Thursday, July 3, 2008

Environmental groups leave mess of trash in national parks

There's an interesting story over at NPR on the environmental group the Rainbow Family, which continually leaves masses of trash after their annual gatherings at the nation's national parks:

This morning on the BPP, we spoke to a U.S. Forest Service official who's in charge of monitoring the yearly festival of the Rainbow Family, an anti-establishment, pro-environmental group.

"I don't think we question their love of the land, which is very similar to ours," said John Twiss, our guest from the Forest Service. "I think what we question the most is the way they gather."

Twiss says the group leaves large amounts of trash and bring other problems you'd expect from gatherings of thousands and thousands of people on remote federal lands.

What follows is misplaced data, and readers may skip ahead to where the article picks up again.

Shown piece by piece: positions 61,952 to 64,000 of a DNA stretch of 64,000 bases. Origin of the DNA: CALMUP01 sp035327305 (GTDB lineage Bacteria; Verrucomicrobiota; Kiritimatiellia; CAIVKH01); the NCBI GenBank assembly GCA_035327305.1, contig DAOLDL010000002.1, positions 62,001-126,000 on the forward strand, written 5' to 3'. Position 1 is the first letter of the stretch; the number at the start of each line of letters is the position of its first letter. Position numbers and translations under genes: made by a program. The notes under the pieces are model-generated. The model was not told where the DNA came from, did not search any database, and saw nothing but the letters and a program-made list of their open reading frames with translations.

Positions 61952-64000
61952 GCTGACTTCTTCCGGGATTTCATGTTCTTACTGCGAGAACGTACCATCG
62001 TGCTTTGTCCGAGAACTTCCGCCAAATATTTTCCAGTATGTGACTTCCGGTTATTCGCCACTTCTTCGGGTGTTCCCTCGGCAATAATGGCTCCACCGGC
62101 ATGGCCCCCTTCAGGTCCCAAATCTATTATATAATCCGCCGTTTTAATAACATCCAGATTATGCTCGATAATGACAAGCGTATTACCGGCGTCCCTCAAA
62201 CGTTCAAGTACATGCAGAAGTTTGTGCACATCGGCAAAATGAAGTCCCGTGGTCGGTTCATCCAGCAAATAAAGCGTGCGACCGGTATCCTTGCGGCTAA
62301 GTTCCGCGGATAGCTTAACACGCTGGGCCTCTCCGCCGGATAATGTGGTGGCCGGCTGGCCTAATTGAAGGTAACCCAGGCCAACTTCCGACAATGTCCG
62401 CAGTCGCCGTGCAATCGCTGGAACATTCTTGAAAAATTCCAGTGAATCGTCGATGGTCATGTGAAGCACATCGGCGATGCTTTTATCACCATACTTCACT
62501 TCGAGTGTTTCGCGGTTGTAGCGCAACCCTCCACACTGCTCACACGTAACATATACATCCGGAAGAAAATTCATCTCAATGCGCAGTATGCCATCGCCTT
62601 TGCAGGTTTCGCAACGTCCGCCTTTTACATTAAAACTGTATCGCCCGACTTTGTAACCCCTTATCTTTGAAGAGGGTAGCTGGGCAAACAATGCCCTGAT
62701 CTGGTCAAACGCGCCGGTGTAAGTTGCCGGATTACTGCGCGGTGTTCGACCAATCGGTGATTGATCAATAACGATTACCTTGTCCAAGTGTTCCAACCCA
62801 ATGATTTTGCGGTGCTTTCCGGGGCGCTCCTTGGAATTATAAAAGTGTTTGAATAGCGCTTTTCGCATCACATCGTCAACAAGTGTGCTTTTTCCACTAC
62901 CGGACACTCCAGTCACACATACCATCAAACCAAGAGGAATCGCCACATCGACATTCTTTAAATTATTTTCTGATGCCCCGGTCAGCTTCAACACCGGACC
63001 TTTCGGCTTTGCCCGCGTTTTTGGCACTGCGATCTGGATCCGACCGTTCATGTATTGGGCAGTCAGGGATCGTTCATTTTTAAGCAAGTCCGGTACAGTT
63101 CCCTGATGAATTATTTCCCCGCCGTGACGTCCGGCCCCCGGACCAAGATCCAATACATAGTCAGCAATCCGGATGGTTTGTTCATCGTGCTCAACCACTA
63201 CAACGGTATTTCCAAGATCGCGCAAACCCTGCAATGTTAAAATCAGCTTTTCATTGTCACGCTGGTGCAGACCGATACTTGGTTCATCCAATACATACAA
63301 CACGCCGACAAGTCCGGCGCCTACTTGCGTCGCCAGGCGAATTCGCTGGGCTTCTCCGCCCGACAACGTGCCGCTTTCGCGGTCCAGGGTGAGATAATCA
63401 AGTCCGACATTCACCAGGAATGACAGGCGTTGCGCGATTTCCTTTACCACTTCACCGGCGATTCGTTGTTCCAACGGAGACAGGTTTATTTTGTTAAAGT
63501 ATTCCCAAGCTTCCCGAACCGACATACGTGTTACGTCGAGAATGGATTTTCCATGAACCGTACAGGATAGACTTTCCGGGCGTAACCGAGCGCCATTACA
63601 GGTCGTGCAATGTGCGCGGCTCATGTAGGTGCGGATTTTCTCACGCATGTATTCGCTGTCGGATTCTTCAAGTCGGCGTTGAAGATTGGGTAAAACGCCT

The Rainbow Family's own website puts it this way: "Some say we're the largest non-organization of non-members in the world. We have no leaders, and no organization."

Like alot of these festivals inspired by lefty politics, I would gather the bulk of attendees are late teens to twenty somethings who have tagged along in order to bake their brains on pot and have meaningless sex with strangers. They're likely far more concerned with pleasuring themselves than what their carbon footprint is.

If you follow the link to the story, you'll find pictures of thousands of cars, which look like they include some (gasp) SUVs, parked by Rainbow Family members and a large trail that has been made in fields of grass by members of the Rainbow Family. No matter how much they may say they care about the environment, if the Rainbow Family is disturbing the area they should be barred from doing so. We pay for National Parks in order to preserve nature, not to be a giant concert venue.

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